National Heroes of Jamaica

 

The national heroes of Jamaica emerged at a time when the Jamaican people were under colonialism. They came and changed the course of Jamaica's history by giving social and political freedom to its people. These national heroes of Jamaica dared to challenge the institution of colonialism standing up for the people of the country. The National Heroes Park in Kingston acknowledges these seven great heroes of Jamaica where they are viewed with inspiring pride and symbols of enduring strength.

Some of the important national heroes of Jamaica are:

•  Paul Bogle

•  Alexander Bustamante

•  Marcus Mosiah Garvey

•  George William Gordon

•  Norman Washington Manley

  Nanny of the Maroons

•  Samuel 'Sam' Sharpe

Paul Bogle, born on 1822, he was a Baptist Deacon and a Jamaican rebel. By reading and applying lessons from the Bible as he was a Christian, he helped his congregation cope with the poverty and social injustices. Leader of the 1865 Morant Bay Rebellion, on 24 th October he was captured and executed by the Britishers. Later named a Jamaican national hero with the title Rt. Excellent Paul Bogle, he's depicted on the heads side of the Jamaican 10-cent coin.

Sir William Alexander Clarke Bustamante, born on 24 th February, 1884 was a Jamaican politician and labour leader. Alexander Bustamante became the first Prime Minister after Jamaica's independence on 6 th August, 1962. A man of vision he saw why life was hard for the ordinary people and also knew what could be done to help them. He fought for the rights of the workers believing in what is right, through words and became a famous leader and one of the popular national heroes of Jamaica.

Marcus Mosiah Garvey, born on 17 th August, 1887, was a journalist, entrepreneur, publisher, Black Nationalist, and founder of the ‘Universal Negro Improvement Association and African Communities League'. Garvey is well remembered as an important advocate of the Back-to-Africa movement, encouraging people of African descent to return to their ancestral homelands.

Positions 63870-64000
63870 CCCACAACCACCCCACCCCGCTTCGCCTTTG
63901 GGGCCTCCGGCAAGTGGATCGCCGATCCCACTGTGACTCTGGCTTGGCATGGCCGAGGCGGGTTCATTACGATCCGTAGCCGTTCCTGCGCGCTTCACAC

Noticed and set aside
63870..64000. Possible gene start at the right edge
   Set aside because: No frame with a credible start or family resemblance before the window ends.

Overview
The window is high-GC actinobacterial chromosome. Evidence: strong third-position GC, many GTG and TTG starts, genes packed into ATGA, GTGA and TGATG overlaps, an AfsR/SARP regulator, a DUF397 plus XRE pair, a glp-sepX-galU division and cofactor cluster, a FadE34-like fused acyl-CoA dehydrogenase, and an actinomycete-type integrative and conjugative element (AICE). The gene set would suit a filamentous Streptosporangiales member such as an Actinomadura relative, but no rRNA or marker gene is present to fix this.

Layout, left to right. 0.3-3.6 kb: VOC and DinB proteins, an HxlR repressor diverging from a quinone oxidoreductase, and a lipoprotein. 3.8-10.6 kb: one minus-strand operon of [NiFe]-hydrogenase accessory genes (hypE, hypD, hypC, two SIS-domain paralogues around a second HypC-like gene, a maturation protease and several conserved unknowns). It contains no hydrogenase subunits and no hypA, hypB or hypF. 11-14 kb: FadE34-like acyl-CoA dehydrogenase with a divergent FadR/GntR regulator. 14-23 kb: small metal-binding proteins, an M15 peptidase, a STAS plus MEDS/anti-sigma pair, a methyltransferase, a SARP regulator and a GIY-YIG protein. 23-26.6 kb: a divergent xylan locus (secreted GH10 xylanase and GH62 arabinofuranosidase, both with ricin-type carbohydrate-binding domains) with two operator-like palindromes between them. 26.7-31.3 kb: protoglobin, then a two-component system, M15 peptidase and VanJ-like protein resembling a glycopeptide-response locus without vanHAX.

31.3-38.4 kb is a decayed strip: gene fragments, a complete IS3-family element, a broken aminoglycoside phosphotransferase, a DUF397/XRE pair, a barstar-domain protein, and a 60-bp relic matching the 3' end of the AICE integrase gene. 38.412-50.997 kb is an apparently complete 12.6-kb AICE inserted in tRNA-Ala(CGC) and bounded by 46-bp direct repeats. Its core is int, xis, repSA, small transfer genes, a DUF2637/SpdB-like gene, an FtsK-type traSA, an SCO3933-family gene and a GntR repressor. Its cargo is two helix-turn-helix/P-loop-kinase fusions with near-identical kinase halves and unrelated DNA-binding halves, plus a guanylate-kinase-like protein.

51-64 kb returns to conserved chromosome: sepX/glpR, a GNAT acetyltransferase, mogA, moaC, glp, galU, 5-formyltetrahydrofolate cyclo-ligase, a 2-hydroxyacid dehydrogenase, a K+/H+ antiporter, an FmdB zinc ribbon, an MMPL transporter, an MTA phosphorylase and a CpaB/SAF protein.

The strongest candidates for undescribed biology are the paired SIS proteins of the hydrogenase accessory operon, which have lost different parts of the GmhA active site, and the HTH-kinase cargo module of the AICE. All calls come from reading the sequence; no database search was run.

George William Gordon, born in 1820 on the Cherry Gardens estate in the parish of St. Andrew, was a self taught Jamaican businessman and politician. Though born to a white planter and a slave, he was a member of the Jamaican Assembly and a reputed critic of the colonial government. In the wake of the 1938 labour rebellion, Gordon came to be known as a precursor of Jamaican nationalism. On his 100 th death anniversary, Gordon was declared as one of the national heroes of Jamaica.

Norman Washington Manley, born on 4 th July, 1893, was a well-known statesman and a one of the leading lawyers of Jamaica in the 1920s. Manley along with his cousin, Alexander Bustamante was an advocate of the universal suffrage. Founder of the left-wing People's National Party, their labor resulted in the New Constitution of 1944, granting full adult suffrage. Manley also was the countries Chief Minister.

Nanny of the Maroons, also known as Queen Nanny and Granny Nanny, lived some 250 years ago. A well-recognized leader of the Maroons in the 18 th century she was known to free over 800 slaves over a span of 50 years. She is said to have died in the 1750s.

Samuel ‘Sam' Sharpe, also known as ‘Daddy' Sharpe, was born in 1801. Though a well-educated man he was a slave throughout his life. Highly respected by other slaves, he was a good preacher and leader. He educated the slaves about Christianity and freedom traveling to different estates in St. James area. In 1975 with the title Rt. Excellent Samuel Sharpe he was proclaimed one of Jamaica's national heroes.

 

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